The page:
It is heartening to see that a member of the public is concerned about the environmental future of Singapore and acknowledged what was done right to "(build) up this nation without depriving nature of its space altogether" ("Keep fine balance between nature and urbanisation" by Mr Manoraj Rajathurai; last Friday).
The letter also mentioned the need to "bring in schools and children, and make them realise what needs to be done, if we are not to lose our natural heritage".
I applaud governmental efforts in promoting environmental sustainability in Singapore through education.
First, environmental education, be it water conservation or recycling, is incorporated into the formal curriculum, in subjects such as science, social studies and geography. This is unlike the education systems in other countries.
Next, informal education, such as field trips to incinerator plants and to the Semakau landfill, are carried out by governmental agencies, such as the National Environment Agency, to allow students to learn more about waste management.
Furthermore, there are many "green"-themed events and competitions that are hosted by various private companies, such as the Green Wave environmental care project hosted by Sembcorp Marine, which encourages students to come up with innovative approaches to solve environmental problems.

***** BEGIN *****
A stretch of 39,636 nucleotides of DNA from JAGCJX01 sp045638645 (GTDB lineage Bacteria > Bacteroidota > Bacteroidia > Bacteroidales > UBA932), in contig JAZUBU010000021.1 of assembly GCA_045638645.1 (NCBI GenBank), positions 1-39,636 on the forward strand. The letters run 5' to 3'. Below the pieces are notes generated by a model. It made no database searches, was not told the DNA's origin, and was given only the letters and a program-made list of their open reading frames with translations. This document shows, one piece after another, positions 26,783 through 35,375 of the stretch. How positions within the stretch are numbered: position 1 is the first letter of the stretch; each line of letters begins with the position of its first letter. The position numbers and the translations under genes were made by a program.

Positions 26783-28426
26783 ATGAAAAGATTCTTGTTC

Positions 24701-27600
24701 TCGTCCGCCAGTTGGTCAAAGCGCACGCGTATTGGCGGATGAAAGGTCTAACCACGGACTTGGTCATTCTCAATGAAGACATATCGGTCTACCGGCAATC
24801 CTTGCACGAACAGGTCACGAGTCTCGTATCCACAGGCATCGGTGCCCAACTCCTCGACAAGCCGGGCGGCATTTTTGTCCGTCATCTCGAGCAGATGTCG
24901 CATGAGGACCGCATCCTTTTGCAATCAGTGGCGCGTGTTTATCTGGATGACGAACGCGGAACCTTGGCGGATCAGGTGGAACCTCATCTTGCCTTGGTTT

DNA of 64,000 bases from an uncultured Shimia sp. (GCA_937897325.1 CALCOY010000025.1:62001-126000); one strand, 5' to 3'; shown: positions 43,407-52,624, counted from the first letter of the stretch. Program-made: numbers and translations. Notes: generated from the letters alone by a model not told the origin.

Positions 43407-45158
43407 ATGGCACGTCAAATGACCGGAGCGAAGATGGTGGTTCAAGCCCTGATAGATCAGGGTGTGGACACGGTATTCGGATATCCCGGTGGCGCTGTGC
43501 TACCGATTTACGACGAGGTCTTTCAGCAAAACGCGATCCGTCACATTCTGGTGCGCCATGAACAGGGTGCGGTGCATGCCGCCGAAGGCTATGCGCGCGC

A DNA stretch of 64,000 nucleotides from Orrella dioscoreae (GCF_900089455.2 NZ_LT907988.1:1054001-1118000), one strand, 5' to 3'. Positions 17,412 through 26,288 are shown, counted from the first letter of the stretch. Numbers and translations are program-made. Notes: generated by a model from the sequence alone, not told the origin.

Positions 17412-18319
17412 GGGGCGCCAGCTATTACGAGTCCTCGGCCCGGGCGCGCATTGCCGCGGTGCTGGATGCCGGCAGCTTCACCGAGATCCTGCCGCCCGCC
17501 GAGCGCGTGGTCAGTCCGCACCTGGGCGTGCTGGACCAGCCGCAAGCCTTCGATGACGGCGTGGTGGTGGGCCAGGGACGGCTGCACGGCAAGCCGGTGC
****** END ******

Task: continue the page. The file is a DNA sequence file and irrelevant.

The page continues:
Also, there are many schools collaborating with the World Wide Fund for Nature (WWF) in the Eco-Schools Programme to strive to make environmental sustainability an integral part of school life.
Just like how Character and Citizenship Education is compulsory for primary and secondary schools, environmental education has also been incorporated into formal education.
It would be really great to see this extend beyond primary and secondary schools, to tertiary education as well.
For instance, an environmental education module may be added to the current general education programme at local universities.
Education in Singapore provides our future generation with endless possibilities towards an environmentally sustainable future.
Yan Aik Teck